The grain markets opened the week with a gap lower following a weekend of better than expected rains through much of the Midwest. Tuesday saw corn and beans then gap higher following worse than expected crop condition ratings, but wheat couldn’t get above Monday’s gap. By the end of Tuesday, corn and beans were lower, failing to hold their island bottoms.
The rest of the week was basically sideways for all three markets as cooling tempertatures offset expect continued dryness across the northern plains and into the western Midwest.
This time of year, most eyes are understandably on weather in the Midwest and its affect on corn and beans. However, wheat has remained in the headlines all summer. After a disastrous season in the southern plains, the northern plain had their turn with the worst drought since 1988. The drought has been working its way north, affecting Canadian crops as well. It’s also creeping into the Midwest, slowly drying soils as the row crops work through their important pollination stages.
Now, we see weather affecting wheat in Europe and Russia as they try to get into their own harvests. Rains have been plaguing the harvests in northern Europe and central Russia, with analysts beginning to reduce yields and quality.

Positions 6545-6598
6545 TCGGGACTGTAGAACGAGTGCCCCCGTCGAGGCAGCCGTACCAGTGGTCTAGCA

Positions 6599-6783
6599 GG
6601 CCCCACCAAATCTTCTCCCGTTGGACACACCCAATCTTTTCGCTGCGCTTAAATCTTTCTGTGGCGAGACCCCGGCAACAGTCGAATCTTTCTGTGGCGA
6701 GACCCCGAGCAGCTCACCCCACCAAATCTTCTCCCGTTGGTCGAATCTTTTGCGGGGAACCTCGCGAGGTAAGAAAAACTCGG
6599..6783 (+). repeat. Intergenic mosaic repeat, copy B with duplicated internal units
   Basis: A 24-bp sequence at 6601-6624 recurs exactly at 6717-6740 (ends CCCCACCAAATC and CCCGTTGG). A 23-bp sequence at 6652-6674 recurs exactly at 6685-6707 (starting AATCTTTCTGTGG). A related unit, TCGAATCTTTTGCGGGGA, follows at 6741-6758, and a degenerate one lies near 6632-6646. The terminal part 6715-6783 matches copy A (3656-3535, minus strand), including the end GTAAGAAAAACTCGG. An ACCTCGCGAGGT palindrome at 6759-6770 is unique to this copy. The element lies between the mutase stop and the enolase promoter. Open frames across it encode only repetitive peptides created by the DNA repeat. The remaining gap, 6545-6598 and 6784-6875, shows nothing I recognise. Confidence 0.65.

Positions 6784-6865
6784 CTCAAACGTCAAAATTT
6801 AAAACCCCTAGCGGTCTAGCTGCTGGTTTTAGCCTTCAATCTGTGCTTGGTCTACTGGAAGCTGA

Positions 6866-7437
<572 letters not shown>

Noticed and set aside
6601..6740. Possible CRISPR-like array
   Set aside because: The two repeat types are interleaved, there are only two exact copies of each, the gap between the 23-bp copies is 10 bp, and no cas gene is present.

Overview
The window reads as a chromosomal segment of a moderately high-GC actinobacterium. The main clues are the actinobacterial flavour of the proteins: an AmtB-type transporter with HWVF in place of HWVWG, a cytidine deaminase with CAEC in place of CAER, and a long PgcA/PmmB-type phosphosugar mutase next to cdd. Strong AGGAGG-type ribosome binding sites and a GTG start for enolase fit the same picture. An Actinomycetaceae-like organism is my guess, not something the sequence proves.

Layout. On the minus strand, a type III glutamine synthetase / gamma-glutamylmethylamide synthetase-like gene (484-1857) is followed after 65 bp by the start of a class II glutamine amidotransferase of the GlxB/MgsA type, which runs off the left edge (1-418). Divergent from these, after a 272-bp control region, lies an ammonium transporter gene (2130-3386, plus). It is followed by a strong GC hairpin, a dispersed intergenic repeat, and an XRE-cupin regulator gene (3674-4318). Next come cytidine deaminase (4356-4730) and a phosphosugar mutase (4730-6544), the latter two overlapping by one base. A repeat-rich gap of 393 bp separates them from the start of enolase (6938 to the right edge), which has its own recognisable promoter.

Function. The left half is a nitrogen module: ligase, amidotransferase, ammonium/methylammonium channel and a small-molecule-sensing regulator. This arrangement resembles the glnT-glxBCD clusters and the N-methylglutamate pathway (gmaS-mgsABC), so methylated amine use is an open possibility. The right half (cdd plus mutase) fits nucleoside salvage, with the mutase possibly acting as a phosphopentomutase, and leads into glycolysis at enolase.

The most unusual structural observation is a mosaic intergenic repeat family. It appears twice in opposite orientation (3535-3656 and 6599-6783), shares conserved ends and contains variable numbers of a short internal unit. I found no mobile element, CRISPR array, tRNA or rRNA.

The quality issue really stands out, since here in North America we see quality wheat supplies at critically low levels, which means world quality supplies are at critically low levels. That problem won’t be resolved this year, and it is debatable if spring wheat prices are high enough to buy back acres from a plethora of crops across the northern plains. Years of low prices have pushed producers into other crops and it will be a heavy lift to get them back, particularly if the expanding dryness into the Midwest lifts corn and bean values this summer.
Egypt is becoming a very familiar face around the wheat complex this summer, as they’ve been steady buyers almost every week. This week they picked up a hefty 420 TMT, all from the Black Sea region at prices about $1/MT lower than last week.
World prices of lower protein wheat have declined slightly over the last few weeks, while higher proteins have improved, further widening the spreads between the higher and lower grade wheats. With the recent rains in Europe/Russia, we’re seeing world values of higher protein wheat start to surge.
The spring wheat tour took place this week, with the average spring wheat yield estimate for North Dakota at 38.1 bu/acre, down from 45.7 last year; durum average yield was pegged at 39.7 bu/acre, down from last year’s 45.1. Those figures don’t include abandoned fields, of which there were many in the western regions.
As we move forward, weather will still be key for the next few weeks. The August 10th supply/demand report will have new yield and production forecasts, likely lower for all major grains and lower for world wheat production.
Technically, prices are obviously struggling to maintain any upward momentum. That said, downside pressure will likely be limited with yields moving lower, but it will take more weather issues to give us anything better than this summer’s highs.
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